Even though the Lord requires no building or special place in the universe that He created, the Jewish people are commanded in this week’s reading of the Torah to donate special materials and talented labor to begin the construction of such a building, where the spirit of the Lord, so to speak, will reign. There have been many ideas advanced over the ages as to why such a building was ever necessary for a God that prohibits idolatry and is purely a spiritual entity. But this is not the subject of my few words for this Sabbath.
It is rather the fact that wherever the Jews have found themselves, in every far-flung corner of this world, they have always constructed houses of worship and of learning upon which to base their communal life and societal survival. Most of these buildings – those that remain and have not been destroyed by time, changing demographics or wanton evil perpetrated by humans – are no longer serviceable as synagogues, for the Jewish communities that once populated them. So, these buildings have become at best museums and in many, if not most cases, buildings now used for purposes other than Jewish worship services.
Nevertheless, these buildings even if abandoned or not used for their original purpose, stand as mute testimony to the loyalty of the Jewish people and their perseverance in the face of terrible odds and hostile societies. Many of these buildings are now visited by Jewish tourists and some of them are even official national landmarks protected by the governments of those countries. But they all stand as testimony to the one-time presence of a vibrant Jewish community that was determined to continue to worship God in its own way and according to its millennia old tradition. The building became the representative of Jewish continuity and survival.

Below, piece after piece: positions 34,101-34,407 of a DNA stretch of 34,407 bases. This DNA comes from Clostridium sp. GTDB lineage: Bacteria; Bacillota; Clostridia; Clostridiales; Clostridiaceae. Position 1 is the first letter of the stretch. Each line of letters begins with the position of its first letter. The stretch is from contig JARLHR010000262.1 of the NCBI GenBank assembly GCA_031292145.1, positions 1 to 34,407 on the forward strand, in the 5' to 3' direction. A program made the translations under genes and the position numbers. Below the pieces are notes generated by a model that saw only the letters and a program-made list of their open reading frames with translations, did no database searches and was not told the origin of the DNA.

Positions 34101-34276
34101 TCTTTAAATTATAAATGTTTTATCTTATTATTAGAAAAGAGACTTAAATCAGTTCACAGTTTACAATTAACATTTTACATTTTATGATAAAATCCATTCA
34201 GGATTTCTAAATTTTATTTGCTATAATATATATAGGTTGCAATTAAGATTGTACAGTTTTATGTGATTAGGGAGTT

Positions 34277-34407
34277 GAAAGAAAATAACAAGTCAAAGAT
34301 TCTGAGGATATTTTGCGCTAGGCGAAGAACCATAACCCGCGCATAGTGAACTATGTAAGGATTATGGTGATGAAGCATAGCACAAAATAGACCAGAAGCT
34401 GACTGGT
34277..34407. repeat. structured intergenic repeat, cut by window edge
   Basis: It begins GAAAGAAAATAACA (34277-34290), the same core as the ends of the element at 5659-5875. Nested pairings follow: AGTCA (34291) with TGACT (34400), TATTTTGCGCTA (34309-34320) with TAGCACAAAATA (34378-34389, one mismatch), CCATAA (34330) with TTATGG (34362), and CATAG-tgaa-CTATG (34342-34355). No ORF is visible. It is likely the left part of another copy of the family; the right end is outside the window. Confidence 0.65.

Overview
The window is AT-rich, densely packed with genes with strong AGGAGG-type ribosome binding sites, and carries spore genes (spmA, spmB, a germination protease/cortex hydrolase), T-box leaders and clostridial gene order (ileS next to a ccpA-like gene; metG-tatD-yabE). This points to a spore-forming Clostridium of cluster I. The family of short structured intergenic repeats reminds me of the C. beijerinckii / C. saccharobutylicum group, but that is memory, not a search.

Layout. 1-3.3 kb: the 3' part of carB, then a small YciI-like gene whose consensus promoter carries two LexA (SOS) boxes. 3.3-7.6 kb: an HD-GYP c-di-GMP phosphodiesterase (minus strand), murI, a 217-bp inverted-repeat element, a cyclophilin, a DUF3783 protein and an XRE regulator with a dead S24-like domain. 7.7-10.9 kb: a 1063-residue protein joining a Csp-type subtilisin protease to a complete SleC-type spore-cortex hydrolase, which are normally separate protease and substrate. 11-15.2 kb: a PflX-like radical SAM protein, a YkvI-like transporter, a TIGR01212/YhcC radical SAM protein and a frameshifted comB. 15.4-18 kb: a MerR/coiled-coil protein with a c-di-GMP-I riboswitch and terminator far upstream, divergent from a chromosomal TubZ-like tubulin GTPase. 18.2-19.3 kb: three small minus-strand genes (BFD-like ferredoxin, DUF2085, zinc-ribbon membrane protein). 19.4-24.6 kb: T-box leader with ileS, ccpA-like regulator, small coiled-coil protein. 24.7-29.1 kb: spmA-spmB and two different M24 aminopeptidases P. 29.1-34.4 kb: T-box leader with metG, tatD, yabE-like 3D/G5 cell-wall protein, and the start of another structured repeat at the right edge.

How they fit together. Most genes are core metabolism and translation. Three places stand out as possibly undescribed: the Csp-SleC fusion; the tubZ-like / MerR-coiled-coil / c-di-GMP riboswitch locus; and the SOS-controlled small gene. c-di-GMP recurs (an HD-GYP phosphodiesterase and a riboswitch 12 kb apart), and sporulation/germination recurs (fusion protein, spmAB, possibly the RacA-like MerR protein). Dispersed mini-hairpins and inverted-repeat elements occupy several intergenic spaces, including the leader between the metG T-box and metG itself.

One of the great tragedies of current Jewish life is that so many Jews have abandoned the synagogue and its worship service. Statistics in the United States for instance show that the highest proportion of any religious group in that country that does not attend worship services regularly are the Jews. What has resulted is the disintegration of the Jewish community in that country. Synagogues may be merely buildings constructed of bricks, cement, steel or wood. Buildings alone certainly do not guarantee any sort of Jewish future. Wherever these synagogue buildings existed, the Jewish community was able to bring forth generations and remain vital and productive.
It is as though the Torah in this week’s reading senses this truth and commands that such buildings be built, from Jewish funds, talent and effort. The blueprint for a synagogue building is a very ancient one and it also details what a synagogue should look like and for what purpose it is to be built and attended. The synagogues and their buildings that exist throughout the world are the signposts of Jewish existence and the eternal witness to the spirituality of its people.
Rabbi Berel Wein